Understanding the interplay between nanostructured materials and cell membranes is the basis of their possible usage for therapeutics and for engineering new bio-applications. With the aim to unravel the mechanisms of interaction at the molecular scale, I have studied during my PhD the interaction between CdSe/CdS semiconductor nanorods (NRs) and polymeric micelles with model and plasmatic lipid membranes. NRs were in-house synthetized and functionalized with different amount of bis-amino polyetilenglycol (PEG) and a tertiary amine to tune their surface potential (ζ) between -50 mV and +10 mV. Their interaction with lipid mixtures of different composition in form of supported lipid bilayers (SLBs), lipid monolayers (LMs) and different in vitro cell lines was tested. In particular, NRs adsorption to SLBs was monitored by quartz crystal microbalance with dissipation monitoring (QCM-D) varying lipid mixtures charge and investigating the influence of gel phase domains; interactions with LMs same in composition as SLBs were measured by surface pressure-area isotherms. Results showed that tuning the mutual properties of the system regulates the interaction with NRs on the membranes and that the increase of membrane complexity inhibits it: in particular a strong interaction was registered with fluid state membranes and NRs opposite in charge when Δζ > 70 mV, whereas the interaction was hindered in presence of gel phase domains. LMs models gave more detailed information, showing removal of lipid molecules from air-water interface or insertion of NRs between lipids according to the overall system charge. QCM-D and surface pressure-area isotherms results were in agreement. Since the polymer coating of the NRs was shown to regulate the interaction, in order to elucidate its effect I have employed also fluorescent polymeric micelles of different dimension (60 and 300 nm in diameter). I have tested the interaction of both NRs and micelles with different cell lines, namely post-natal mouse neuronal network (known to have a dynamically changing membrane potential), mouse neuroblastoma Neuro2a (that can differentiate in neuronal-like cells) and Chinese hamster ovary cells (epithelial, with a static membrane potential), using confocal microscopy both on fixed samples and in real time. Preliminary results showed adhesion of negatively charged NRs and micelles on both dynamic potential membrane cell lines. Again a threshold value was found for NRs interacting with neurons (ζNR < -18 mV), similarly to what was observed with models. A neurotoxin was then introduced in the experiments, to reduce the spikes of the active cells. A satellite project is finally presented as a full paper at the end of the thesis. The project concerns the fabrication and characterization of thin anodic porous alumina (tAPA) substrates, which surface was made surface-enhanced Raman spectroscopy (SERS) -active by coating with a thin gold (Au) layer. My part in this project was related to the monitoring of the chemisorption of thiols and the formation of SLB models from lipid vesicles by using the QCM-D technique on Au substrates.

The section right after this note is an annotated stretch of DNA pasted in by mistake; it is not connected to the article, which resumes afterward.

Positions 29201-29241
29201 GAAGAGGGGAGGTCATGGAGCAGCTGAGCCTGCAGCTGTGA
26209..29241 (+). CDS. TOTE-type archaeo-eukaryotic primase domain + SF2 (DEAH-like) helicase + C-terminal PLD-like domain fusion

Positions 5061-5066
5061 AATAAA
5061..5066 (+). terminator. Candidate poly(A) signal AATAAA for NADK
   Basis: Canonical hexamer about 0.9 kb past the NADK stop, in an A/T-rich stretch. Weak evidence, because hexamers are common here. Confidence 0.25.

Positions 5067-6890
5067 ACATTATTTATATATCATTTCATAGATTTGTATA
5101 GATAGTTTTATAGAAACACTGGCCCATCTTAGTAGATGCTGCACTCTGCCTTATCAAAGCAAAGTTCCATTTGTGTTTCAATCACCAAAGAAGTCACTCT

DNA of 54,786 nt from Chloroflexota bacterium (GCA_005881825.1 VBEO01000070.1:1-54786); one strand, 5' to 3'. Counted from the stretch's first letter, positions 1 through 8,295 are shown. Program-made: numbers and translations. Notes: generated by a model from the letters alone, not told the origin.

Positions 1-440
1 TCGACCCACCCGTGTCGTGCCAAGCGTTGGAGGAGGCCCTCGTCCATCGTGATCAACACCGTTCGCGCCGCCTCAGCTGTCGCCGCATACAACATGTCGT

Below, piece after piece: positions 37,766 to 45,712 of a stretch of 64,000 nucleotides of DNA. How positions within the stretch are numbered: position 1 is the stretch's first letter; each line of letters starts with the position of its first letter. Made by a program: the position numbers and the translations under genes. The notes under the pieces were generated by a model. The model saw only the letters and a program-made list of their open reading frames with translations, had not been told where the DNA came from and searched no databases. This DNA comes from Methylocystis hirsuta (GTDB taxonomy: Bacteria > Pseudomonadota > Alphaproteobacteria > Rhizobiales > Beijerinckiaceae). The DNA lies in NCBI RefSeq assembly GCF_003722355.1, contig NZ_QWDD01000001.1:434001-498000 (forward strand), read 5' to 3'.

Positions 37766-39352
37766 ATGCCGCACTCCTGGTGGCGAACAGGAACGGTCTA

|Titolo della tesi:||Interaction between nanostructured materials and synthetic and plasmatic membranes|
|Data di discussione:||21-feb-2019|
|Appare nelle tipologie:||Tesi di dottorato|